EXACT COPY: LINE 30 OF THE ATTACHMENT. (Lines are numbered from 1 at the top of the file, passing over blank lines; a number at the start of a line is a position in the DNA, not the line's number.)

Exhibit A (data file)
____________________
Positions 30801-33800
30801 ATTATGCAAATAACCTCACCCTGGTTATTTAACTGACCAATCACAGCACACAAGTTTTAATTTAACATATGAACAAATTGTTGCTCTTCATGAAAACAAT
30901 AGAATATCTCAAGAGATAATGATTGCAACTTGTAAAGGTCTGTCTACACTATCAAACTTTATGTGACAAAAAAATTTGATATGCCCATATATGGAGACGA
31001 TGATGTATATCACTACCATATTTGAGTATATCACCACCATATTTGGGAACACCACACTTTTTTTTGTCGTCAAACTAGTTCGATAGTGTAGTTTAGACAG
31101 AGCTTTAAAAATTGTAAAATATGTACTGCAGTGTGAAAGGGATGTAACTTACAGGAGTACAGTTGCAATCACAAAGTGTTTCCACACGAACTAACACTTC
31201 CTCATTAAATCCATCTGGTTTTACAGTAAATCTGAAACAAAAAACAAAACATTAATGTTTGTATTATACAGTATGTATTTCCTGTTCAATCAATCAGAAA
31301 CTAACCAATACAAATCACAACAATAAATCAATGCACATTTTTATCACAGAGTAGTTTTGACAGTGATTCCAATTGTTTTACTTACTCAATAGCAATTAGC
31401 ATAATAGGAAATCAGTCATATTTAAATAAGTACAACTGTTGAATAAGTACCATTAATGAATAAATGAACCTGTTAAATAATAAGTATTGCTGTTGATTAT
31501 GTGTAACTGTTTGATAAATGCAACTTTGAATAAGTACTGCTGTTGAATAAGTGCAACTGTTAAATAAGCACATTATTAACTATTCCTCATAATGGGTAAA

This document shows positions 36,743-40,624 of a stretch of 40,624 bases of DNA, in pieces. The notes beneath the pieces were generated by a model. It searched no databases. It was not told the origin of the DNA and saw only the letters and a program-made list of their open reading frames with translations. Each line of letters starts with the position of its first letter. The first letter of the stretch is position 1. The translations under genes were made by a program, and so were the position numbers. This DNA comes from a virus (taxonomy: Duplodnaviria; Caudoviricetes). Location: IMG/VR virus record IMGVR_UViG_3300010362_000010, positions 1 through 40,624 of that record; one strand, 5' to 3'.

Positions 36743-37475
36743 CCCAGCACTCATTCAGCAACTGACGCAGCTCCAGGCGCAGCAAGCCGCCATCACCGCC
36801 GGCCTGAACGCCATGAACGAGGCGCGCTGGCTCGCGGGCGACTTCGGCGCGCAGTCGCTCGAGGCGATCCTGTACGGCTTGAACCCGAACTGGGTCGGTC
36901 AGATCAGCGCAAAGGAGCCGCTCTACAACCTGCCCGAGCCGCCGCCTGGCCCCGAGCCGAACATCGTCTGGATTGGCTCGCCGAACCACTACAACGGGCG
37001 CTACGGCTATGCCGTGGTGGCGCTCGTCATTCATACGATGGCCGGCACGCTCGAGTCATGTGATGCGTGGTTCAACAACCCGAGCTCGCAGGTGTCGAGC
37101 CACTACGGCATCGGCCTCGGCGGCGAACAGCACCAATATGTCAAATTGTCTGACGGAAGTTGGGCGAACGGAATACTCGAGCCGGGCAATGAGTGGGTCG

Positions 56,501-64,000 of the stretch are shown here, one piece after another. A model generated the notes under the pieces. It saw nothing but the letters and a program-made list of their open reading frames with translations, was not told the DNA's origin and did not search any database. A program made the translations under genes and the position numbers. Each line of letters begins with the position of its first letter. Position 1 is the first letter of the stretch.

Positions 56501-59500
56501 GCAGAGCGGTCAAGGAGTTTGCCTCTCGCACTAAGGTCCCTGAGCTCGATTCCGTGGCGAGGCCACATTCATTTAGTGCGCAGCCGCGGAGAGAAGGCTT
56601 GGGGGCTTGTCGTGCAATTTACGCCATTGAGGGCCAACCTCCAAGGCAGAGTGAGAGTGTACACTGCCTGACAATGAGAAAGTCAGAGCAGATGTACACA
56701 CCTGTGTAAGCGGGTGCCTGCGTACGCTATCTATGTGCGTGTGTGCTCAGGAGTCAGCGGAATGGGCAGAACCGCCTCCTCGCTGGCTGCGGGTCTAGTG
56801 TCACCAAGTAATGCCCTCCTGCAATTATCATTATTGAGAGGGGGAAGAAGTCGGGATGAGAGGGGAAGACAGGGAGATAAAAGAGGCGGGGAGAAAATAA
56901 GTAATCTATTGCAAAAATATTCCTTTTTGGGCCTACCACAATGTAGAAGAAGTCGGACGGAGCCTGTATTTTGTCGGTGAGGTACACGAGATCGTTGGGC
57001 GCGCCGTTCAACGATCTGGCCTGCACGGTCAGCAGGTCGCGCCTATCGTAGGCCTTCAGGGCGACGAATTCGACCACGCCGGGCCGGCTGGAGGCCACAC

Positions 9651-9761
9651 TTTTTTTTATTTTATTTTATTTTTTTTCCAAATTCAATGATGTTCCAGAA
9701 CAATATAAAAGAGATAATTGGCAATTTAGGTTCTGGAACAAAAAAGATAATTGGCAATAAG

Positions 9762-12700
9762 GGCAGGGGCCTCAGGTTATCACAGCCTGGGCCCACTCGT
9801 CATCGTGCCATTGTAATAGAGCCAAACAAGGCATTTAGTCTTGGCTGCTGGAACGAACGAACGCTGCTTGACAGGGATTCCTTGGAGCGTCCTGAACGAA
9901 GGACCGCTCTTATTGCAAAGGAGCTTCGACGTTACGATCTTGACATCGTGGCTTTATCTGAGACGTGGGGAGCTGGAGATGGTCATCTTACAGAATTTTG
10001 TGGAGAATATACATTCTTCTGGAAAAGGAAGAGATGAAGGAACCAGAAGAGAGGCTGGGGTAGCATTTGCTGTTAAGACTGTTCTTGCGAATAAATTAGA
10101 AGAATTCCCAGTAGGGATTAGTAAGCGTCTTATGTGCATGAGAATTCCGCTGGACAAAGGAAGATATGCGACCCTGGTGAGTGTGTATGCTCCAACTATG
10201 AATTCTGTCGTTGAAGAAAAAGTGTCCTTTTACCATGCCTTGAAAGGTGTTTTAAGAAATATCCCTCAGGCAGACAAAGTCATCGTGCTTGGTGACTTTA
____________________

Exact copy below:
9801 CATCGTGCCATTGTAATAGAGCCAAACAAGGCATTTAGTCTTGGCTGCTGGAACGAACGAACGCTGCTTGACAGGGATTCCTTGGAGCGTCCTGAACGAA